1 October 2013

Nigeria: Sovereign Wealth Fund and the Aviation Sector


The best way to assure the future of the SWF is to embark on projects that impact the people.

The idea of creating the Sovereign Wealth Fund (SWF) for the country is worth commending. It is premised on the wisdom of saving some portion of the "excess proceeds" from crude oil sales for the future so it could provide fiscal stability in times of economic stress. With a take-off sum of $1 billion, the Managing Director of the Nigerian Sovereign Investment Authority (NSIA), Mr. Uche Orji, has said that the authority was looking at investing in Monoline insurance, securities, health and aviation sectors of the economy. He also explained that each of the components which make up the SWF, including Stabilisation, Infrastructure and Future Generation Funds, would have to be operated profitably for five years before returns (by way of dividends) could be made into the federation account for the three tiers of government to share.

While we commend the initiative and the efforts of the NSIA authority, we are nonetheless worried by the proposed investment in the aviation sector and specifically in an aircraft leasing company. We fail to understand what informed such idea and how it translates into the development of critical infrastructural facilities across the country which is the purpose of the infrastructure fund established by the NSIA.

The Santiago principle upon which the three investment funds (the Nigeria Infrastructure Fund, the Future Generations Fund and the Stabilisation Fund) were instituted emphasises the need for adequate risk management, especially in the areas of investing. In fact, the purpose of the infrastructure fund is specifically to bridge the nation's infrastructure gap and develop critical facilities across the country. With this knowledge, it is our opinion that such fund should focus on such critical areas that will potentially translate into transforming the lives of most Nigerians. After all, the Sovereign Wealth Fund is for all Nigerians and not just for a select few.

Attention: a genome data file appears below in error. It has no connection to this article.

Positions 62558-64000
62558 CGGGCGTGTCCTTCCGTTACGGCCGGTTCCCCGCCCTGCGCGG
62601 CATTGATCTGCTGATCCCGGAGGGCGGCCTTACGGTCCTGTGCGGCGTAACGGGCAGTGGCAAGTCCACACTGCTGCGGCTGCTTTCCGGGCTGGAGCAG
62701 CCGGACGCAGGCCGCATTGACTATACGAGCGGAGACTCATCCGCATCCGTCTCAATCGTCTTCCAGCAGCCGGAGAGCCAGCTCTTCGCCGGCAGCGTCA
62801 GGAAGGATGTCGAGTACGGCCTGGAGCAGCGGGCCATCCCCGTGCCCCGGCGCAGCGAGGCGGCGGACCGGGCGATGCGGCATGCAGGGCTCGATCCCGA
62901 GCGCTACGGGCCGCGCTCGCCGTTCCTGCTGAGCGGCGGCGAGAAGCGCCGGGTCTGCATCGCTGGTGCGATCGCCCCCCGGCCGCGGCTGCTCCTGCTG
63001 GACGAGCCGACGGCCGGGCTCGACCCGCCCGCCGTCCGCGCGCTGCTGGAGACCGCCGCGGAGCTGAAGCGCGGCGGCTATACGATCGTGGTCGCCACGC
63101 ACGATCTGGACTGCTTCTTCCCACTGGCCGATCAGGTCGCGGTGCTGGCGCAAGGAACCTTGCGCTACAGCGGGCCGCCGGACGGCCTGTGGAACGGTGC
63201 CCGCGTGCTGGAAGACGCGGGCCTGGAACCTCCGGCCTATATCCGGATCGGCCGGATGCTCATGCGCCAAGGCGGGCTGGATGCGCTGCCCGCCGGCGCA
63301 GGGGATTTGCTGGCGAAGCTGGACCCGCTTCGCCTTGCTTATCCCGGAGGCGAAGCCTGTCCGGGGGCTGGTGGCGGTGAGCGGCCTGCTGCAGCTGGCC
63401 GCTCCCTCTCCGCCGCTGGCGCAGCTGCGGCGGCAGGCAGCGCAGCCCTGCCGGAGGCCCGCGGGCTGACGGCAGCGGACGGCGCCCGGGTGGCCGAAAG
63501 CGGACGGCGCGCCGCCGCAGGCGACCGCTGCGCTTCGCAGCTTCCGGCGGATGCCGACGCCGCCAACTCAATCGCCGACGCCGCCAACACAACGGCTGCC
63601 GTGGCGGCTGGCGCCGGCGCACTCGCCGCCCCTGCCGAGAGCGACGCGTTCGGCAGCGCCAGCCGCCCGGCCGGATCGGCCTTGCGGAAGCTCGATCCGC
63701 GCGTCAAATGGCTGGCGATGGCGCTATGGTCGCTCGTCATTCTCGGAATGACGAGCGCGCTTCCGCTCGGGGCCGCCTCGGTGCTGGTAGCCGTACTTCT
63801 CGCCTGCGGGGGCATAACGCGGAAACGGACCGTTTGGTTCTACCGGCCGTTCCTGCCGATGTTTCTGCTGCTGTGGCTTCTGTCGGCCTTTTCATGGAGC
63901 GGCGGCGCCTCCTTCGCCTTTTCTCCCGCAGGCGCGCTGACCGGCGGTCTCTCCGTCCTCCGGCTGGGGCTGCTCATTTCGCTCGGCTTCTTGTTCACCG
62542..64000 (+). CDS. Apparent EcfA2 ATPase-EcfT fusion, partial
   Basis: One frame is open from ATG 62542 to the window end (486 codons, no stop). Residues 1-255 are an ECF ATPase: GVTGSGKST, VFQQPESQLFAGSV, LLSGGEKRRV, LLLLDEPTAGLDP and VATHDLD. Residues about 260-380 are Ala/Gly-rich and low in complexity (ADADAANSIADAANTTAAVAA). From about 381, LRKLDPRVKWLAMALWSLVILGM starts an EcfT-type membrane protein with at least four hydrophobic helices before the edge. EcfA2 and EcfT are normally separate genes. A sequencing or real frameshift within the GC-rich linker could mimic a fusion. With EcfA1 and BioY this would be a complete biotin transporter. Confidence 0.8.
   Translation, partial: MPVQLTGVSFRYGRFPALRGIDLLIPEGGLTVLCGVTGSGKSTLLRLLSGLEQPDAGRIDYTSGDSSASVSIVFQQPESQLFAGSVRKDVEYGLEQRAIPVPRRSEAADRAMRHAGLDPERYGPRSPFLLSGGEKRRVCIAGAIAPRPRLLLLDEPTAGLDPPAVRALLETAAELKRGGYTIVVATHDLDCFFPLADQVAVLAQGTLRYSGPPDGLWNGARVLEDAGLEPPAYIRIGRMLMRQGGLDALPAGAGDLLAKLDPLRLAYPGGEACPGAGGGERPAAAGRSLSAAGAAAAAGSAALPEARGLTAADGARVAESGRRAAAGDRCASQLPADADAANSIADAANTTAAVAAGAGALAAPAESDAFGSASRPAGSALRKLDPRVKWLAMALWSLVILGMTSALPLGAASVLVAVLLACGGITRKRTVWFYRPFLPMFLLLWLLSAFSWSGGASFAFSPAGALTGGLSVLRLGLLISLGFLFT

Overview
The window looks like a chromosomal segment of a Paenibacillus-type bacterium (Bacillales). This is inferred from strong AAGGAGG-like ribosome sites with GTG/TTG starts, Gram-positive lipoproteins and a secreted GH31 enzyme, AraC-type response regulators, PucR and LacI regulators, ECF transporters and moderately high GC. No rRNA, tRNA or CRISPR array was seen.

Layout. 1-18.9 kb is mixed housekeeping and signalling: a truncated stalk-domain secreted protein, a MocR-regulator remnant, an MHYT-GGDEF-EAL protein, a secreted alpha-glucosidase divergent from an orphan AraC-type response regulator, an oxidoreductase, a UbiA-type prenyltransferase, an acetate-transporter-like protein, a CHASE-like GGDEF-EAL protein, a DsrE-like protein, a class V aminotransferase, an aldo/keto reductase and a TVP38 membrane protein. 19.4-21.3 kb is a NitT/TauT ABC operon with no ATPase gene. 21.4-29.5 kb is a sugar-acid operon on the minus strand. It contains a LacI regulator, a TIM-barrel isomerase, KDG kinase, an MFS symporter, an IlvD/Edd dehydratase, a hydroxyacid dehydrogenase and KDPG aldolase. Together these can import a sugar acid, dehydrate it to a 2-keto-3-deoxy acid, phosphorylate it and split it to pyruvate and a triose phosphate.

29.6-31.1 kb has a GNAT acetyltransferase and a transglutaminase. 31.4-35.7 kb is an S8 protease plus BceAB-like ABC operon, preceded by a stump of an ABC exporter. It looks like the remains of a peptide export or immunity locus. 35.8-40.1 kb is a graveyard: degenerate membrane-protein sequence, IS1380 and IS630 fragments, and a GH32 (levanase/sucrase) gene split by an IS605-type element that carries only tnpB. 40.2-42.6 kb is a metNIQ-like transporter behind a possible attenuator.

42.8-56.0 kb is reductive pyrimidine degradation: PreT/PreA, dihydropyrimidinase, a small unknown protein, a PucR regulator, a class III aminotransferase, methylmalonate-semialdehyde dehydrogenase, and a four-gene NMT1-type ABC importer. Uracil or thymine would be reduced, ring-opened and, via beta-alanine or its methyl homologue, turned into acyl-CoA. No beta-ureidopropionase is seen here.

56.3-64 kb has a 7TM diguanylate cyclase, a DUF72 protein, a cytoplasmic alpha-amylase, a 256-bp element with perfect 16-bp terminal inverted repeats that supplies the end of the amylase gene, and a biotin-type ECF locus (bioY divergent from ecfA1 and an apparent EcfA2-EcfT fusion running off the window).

Against the background that the estimated seven per cent annual growth of our economy has made little meaning to the ordinary Nigerian, the Sovereign Wealth authority should be thinking of investments that will impact on the greater majority of our people. The deficit in power, poor road network, decrepit rail, unreliable water supply and poor social infrastructure such as education and health care should be considered of far higher priority for investment than aircraft leasing. An investment in any of these critical sectors will naturally translate into saving lives and increasing productivity.

It is on record that various intervention funds running into hundreds of billions of Naira have been committed to the aviation sector, yet there is little to show for such humongous investment. It is therefore worrisome that more money would be invested in a sector where there are hardly any commensurate returns even in countries where the economic landscape is better and businesses are transparently managed. In any case, there are pertinent questions: What is the percentage of Nigerians who rely on air transportation? Would it be fair that an investment made on behalf of 170 million people as a stabilisation mechanism be committed to this unstable sector?

While we do not doubt the competence and expertise of the people charged with making investment decisions at the NSWA, we request that they use these skills for the benefit of all Nigerians. In the face of insecurity, high unemployment, religious fundamentalism, hunger and abject poverty, we implore the Nigerian Sovereign Wealth Authority to devote more attention to areas that would significantly impact on the development of our country.

Let it be seen that the creation of the Sovereign Wealth Fund contributed to fast-tracking our national development and not simply another fluke or weapon in the hands of politicians. The relevant authorities must return to the purpose for which the Fund was established and ensure that the savings committed to this fund do not fly away on the wings of the aviation sector.

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